On December 15, 2020, Governor Cuomo signed an Amendment to the General Obligations Law, concerning the New York State statutory short form power of attorney. This change DOES NOT invalidate Powers of Attorney executed prior to June 12, 2021, will continue to be deemed valid, even if the Agent signed the document after June 12, 2021.
The amendment, which will go into effect on June 13, 2021, will change the existing rules in an attempt to simplify the form, which had become unwieldy and confusing to attorneys, banks and agents alike.
The amendment is intended to better protect legitimately-appointed Agents (the appointees of the power of attorney) from having their authority denied by a third party, because the document didn’t contain the exact language contained in the statute. The amendment relaxes the requirement and will recognize the authenticity of a durable power of attorney that “substantially complies” with the language in the statute.
In addition, the amendment requires banks and other third parties to honor the Agent’s authority and those who unreasonably refuse to honor the statutory short form may be liable for damages, attorneys fees and costs, if a proceeding has to be brought to compel the acceptance of the statutory short form power of attorney.
Other Major changes to the Power of Attorney law and document:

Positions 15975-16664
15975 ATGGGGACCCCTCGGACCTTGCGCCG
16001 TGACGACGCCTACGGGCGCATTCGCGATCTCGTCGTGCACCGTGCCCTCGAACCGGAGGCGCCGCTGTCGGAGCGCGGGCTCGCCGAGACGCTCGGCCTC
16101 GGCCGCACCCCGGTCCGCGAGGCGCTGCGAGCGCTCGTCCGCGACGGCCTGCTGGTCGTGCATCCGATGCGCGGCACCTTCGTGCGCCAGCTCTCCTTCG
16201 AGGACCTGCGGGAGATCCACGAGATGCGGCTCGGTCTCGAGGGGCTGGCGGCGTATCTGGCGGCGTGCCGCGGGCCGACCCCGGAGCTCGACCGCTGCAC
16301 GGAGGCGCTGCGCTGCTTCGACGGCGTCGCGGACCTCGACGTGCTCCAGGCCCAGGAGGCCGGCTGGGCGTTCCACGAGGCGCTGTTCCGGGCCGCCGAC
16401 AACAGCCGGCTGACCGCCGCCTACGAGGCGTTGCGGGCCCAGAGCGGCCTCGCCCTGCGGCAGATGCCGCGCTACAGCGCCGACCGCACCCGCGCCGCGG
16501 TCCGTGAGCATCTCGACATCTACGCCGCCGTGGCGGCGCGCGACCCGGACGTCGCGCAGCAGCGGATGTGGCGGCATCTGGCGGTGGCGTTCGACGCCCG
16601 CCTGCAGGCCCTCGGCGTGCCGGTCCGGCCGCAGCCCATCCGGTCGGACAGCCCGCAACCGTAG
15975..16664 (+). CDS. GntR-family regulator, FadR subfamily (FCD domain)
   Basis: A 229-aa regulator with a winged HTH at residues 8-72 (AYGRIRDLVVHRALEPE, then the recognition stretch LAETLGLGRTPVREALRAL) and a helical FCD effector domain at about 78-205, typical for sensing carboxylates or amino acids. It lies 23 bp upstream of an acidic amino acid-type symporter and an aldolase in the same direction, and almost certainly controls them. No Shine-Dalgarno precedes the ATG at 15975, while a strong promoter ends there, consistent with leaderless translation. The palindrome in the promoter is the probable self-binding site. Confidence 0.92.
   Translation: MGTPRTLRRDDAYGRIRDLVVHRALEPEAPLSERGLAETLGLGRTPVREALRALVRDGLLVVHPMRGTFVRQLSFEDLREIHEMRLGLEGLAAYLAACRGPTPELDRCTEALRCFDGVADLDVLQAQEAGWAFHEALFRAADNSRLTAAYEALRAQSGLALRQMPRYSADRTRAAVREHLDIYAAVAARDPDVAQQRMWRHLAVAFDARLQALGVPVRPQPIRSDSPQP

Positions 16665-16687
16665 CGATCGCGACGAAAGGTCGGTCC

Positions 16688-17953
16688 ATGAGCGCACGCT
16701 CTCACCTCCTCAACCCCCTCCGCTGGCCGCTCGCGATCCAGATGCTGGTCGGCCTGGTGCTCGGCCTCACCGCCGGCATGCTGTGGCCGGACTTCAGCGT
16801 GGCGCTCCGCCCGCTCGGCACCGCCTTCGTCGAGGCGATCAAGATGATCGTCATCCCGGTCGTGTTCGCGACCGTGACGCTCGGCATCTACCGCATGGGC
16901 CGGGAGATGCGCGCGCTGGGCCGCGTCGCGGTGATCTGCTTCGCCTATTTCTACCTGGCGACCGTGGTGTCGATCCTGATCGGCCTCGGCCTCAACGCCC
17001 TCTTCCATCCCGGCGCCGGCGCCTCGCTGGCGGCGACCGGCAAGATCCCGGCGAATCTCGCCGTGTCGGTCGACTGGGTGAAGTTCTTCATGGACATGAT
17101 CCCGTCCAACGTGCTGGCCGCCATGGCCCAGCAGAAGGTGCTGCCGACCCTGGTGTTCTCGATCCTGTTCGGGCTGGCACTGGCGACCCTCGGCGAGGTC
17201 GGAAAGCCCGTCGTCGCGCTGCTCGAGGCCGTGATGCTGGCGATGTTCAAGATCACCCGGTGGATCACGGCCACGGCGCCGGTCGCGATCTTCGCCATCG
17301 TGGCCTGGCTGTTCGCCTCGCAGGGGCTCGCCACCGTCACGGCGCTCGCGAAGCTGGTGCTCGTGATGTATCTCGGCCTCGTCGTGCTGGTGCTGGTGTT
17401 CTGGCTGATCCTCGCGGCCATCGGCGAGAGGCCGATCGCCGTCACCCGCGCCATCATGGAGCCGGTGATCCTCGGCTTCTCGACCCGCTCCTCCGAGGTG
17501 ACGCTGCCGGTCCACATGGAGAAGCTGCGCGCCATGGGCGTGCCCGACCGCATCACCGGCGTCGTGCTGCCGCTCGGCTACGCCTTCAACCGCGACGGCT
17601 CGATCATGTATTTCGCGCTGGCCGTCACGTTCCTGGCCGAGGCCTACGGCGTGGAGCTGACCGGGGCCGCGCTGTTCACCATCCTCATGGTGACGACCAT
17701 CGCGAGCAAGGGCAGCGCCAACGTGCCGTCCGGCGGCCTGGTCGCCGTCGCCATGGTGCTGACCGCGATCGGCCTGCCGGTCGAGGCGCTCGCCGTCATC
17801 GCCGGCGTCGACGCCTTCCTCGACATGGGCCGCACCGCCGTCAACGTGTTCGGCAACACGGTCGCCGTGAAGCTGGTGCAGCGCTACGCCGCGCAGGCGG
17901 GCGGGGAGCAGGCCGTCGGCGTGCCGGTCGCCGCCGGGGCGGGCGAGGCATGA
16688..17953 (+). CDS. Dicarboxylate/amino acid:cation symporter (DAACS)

- Potential recipients of gifts made through a Power of Attorney are ineligible to serve as witnesses to the execution of the Power of Attorney document;
- The elimination of the separate “statutory gift rider”. This will be replaced by incorporating the Principal’s gifting provisions back into the power of attorney document itself;
- The basic statutory gifting amount has been increased from $500.00 per year to $5,000.00 per year;
- The record-keeping requirement for Agents has been clarified. An Agent must keep a record (e. ledger) of all transactions conducted for the Principal or keep all receipts of payments and transactions conducted for the Principal.
- The Agent will be considered a personal representative for the purpose of health care financial matters. Health care providers and health plans must provide the Agent with the information needed to determine the legitimacy and accuracy of charges for health-related expenses and benefits.